DVD Movie Guide @ dvdmg.com
.
Review Archive:  # | A-C | D-F | G-I | J-L | M-O | P-R | S-U | V-Z | Viewer Ratings | Main
ENTERTAINMENT ONE

MOVIE INFO

Director:
David Cronenberg
Cast:
Robert Pattinson, Paul Giamatti, Sarah Gadon, Kevin Durand, Abdul Ayoola, Juliette Binoche, Emily Hampshire, Bob Bainborough
Writing Credits:
David Cronenberg, Don DeLillo

Synopsis:
Eric Packer (Robert Pattinson),a 28-year-old billionaire asset manager, heads out in his tricked-out stretch limo, while remotely wagering his companys massive fortune on a bet against the Chinese Yuan. His trip across the city quickly turns into a wild, hypnotic odyssey as he encounters explosive city riots and a parade of provocative visitors. Having started the day with everything, Packer s perfectly ordered, doubt-free world is about to implode.

Box Office:
Budget
$20.5 million.
Opening Weekend
$70.339 thousand on 3 screens.
Domestic Gross
$743.636 thousand.

MPAA:
Rated R

DVD DETAILS
Presentation:
Aspect Ratio: 1.85:1
Audio:
English DTS-HD MA 5.1
English Dolby Digital 5.1
Subtitles:
English
Closed-captioned
Supplements Subtitles:
None

Runtime: 109 min.
Price: $29.98
Release Date: 1/1/2013

Bonus:
• Audio Commentary with Director David Cronenberg
• “Citizens of Cosmopolis” Featurette
• Interviews with Cast and Crew
• Previews and Trailer


PURCHASE @ AMAZON.COM

EQUIPMENT
Panasonic 50" TH-50PZ77U 1080p Plasma Monitor; Sony STR-DG1200 7.1 Channel Receiver; Panasonic DMP-BD60K Blu-Ray Player using HDMI outputs; Michael Green Revolution Cinema 6i Speakers (all five); Kenwood 1050SW 150-watt Subwoofer.

RELATED REVIEWS


Cosmopolis [Blu-Ray] (2012)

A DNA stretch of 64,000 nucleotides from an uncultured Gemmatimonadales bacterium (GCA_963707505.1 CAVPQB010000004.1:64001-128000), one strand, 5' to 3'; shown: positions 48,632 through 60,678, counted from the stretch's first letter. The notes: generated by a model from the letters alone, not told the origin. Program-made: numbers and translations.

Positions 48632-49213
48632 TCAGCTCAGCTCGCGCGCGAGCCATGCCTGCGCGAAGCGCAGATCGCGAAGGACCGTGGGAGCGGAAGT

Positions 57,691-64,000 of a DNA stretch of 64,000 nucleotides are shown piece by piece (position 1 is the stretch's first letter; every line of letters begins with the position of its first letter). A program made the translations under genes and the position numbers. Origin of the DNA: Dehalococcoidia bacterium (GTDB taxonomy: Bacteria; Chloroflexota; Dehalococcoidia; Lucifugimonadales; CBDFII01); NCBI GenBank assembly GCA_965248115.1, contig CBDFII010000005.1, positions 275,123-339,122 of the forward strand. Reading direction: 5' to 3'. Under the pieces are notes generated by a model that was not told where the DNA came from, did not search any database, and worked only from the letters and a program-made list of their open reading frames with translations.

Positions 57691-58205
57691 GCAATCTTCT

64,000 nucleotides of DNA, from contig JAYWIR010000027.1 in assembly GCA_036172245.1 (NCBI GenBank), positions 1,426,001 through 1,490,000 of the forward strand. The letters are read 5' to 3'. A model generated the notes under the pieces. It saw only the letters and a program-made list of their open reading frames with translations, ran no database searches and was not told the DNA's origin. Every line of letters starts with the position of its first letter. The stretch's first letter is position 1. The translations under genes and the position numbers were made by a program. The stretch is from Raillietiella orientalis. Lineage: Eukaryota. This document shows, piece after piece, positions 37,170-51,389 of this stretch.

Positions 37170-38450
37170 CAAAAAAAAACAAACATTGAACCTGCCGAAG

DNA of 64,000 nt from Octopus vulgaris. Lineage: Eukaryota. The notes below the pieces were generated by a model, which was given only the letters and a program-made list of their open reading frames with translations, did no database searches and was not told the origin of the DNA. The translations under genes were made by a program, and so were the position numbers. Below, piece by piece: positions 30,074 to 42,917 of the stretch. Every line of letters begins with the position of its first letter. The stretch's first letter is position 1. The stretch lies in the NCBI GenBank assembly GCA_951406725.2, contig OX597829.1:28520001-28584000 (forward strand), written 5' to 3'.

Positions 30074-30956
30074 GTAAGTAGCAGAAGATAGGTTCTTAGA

Reviewed by Colin Jacobson (December 18, 2012)

Whatever one thinks of Robert Pattinson’s talents as an actor, he deserves credit for his refusal to play it safe with his career. After the mega-success of the Twilight films, Pattinson could milk more Tiger Beat fodder, but he occasionally chooses more unusual fare.

In that category comes 2012’s Cosmopolis, the latest effort from noted cinematic eccentric David Cronenberg. Eric Packer (Pattinson) earns mega-millions as an asset manager who decides he must head across Manhattan to get a haircut. He orders this against the advice of his chief of security Torval (Kevin Durand) who warns that the president’s in town and his presence will create massive traffic jams – along with threats that could lead to violence.

Packer gets what he wants, so he insists that he travel across town, all while he works along the way. We follow Packer’s day as various folks drop into his mobile office. Some come for business, others for personal matters, and the situation turns more and more complex as he goes.

A glance at various reviews of Cosmopolis reveal it to be a polarizing film with a definite “love it or hate it” vibe. I can understand both sides but find myself somewhere in the middle; while I find problems here, the movie still offers enough positives to keep it intriguing.

Cosmopolis requires the viewer’s patience but becomes more involving as it goes. This is a movie likely to put off the viewer in its early moments, as its overly “stagey” dialogue and odd sense of artificiality can make the first act tough going.

I know that a lot of this comes from Don DeLillo’s original novel. Cronenberg essentially adapted the book straight, with most of the dialogue taken right from the book, so one might feel any criticism of those issues should fall on DeLillo, not Cronenberg.